The Gold Report: A recent Raymond James research report refers to silver as the "devil's metal" What is the story there?
Chris Thompson: Silver is much more volatile than gold. Typically when we see a weak day for the gold price, silver has a terrible day. Likewise, if we see a strong day for gold, typically silver delivers exceptional performance. Because it's so volatile, we term it the devil's metal.
TGR: If the selloff in precious metal equities is over and this is the bottom, how long do you expect the flat-lining to persist?
CT: At Raymond James, in the near term we see gold trading rangebound between $1,200 per ounce ($1,200/oz) and $1,300/oz and silver trading rangebound between $16.50/oz and $18.50/oz. We are not seeing fundamentals that would prompt a price outside of those respective ranges. We expect current price strength to continue to the end of Q1/15, followed by some weakness into the summer and then more strength toward the end of the year.
TGR: In a recent research report you warned investors about 2015 possibly being the "Year of the Dodo" for certain precious metal producers. Please explain. Continue reading "Avoid Dodos and Find Gold and Silver Miners that Can Soar"
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The Energy Report: Why are you expecting an oil glut in 2014?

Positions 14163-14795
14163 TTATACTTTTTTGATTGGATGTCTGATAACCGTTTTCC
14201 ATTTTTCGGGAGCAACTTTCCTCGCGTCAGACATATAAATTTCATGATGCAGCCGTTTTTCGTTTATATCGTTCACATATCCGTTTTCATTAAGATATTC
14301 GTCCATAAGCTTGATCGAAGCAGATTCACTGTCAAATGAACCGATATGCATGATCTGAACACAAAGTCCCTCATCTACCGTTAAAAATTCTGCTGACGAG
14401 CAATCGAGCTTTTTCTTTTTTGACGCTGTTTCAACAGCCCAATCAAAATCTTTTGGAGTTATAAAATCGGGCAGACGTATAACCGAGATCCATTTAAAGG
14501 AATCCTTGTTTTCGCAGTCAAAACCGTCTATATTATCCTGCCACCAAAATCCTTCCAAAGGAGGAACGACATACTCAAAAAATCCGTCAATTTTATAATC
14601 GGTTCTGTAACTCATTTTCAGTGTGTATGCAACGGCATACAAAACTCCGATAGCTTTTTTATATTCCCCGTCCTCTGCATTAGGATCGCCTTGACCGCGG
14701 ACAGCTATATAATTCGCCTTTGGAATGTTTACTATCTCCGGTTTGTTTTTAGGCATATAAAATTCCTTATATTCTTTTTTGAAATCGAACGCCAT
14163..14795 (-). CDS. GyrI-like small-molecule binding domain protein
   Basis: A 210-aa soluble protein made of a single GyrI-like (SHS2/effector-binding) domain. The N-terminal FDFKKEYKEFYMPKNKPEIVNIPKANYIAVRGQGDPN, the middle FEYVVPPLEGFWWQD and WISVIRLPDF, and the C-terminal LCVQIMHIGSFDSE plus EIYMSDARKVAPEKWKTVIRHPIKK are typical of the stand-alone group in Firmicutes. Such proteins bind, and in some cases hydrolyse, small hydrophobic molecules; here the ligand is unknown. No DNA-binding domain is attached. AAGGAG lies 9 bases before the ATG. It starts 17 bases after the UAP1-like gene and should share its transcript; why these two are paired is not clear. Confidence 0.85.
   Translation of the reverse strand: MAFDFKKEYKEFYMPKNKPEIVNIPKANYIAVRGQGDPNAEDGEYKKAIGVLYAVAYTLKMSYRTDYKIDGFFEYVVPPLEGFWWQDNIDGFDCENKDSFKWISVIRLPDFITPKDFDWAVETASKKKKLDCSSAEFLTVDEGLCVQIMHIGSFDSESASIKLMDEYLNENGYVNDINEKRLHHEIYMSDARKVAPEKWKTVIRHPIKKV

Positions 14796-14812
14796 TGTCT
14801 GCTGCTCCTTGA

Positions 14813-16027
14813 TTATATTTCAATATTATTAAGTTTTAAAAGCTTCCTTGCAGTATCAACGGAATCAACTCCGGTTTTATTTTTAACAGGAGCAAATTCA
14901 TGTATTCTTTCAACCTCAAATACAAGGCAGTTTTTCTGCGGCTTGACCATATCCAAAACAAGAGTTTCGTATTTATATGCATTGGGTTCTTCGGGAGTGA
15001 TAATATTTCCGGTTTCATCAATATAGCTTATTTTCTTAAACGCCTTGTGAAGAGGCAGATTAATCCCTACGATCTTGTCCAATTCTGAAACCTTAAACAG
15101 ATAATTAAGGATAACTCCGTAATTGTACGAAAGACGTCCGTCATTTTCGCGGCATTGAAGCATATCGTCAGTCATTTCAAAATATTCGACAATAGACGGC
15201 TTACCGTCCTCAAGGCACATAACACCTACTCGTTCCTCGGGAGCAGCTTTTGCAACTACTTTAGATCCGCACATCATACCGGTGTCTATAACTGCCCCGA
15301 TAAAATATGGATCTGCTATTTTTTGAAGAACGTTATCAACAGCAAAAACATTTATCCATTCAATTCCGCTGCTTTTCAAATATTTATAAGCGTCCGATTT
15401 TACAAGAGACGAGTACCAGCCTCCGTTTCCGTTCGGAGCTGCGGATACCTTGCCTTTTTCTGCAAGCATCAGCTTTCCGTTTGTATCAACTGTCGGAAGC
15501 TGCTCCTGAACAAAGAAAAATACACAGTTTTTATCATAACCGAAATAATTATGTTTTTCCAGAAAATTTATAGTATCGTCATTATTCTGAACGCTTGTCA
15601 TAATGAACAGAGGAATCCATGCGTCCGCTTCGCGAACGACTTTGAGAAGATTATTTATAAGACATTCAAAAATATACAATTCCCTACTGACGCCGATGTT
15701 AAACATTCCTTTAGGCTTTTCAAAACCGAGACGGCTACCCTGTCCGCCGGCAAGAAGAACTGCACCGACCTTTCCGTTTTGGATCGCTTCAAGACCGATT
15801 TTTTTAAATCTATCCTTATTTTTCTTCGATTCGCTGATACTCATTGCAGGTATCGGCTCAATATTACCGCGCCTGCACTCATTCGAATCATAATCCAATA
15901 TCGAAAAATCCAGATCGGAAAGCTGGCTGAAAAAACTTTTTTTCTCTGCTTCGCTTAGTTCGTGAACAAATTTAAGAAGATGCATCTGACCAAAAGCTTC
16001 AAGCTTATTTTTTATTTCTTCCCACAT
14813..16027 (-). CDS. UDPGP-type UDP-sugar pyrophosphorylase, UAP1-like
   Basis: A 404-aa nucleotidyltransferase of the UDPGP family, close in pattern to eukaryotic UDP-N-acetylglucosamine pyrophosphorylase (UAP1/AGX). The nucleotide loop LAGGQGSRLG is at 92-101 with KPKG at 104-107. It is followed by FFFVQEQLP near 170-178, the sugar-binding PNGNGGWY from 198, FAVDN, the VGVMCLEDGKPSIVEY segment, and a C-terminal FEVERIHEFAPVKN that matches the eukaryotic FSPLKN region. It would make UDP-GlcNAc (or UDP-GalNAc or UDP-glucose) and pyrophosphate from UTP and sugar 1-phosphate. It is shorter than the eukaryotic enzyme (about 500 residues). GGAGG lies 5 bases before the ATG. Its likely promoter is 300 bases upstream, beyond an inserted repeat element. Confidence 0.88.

Andrew Coleman: Because of the evolution of North American shale oil plays, we are on track to add about 3 million barrels (3 MMbbl) of new supply over the next five years. Yet we know oil demand has been falling across the developed nations and is still weak coming out of the global financial crisis. Those developments point toward a glut.
TER: Saudi Arabia surprised you last year by cutting production when oil was more than $110 per barrel ($110/bbl). Why would Saudi or other suppliers not do that again?
AC: What hurt production outside the U.S. last year and helped keep the demand side a little more in balance was that Saudi cut 800,000 barrels a day (800 Mbbl/d) in Q4/12, sanctions in Iran reduced exports by about 800 Mbbl/d as well, conflict in Sudan took 300 Mbbl/d offline and the North Sea average was lower by about 130 Mbbl/d. These reductions kept last year's supply more balanced than we thought it would be. Going forward, Saudi's ability or willingness to cut is certainly going to be tested, because by our model the country may need to cut 1.5 million barrels a day (1.5 MMbbl/d), about double what it cut last year. It would have to do that for a longer period of time, given the amount of excess storage that could show up on the global markets.
TER: But, as you just pointed out, Saudi Arabia's cut came in the context of actions by other players. The other players are going to be as unpredictable as they were last year, aren't they? Continue reading "Potential Oil Glut! Raymond James Analyst's Contrarian Forecast"
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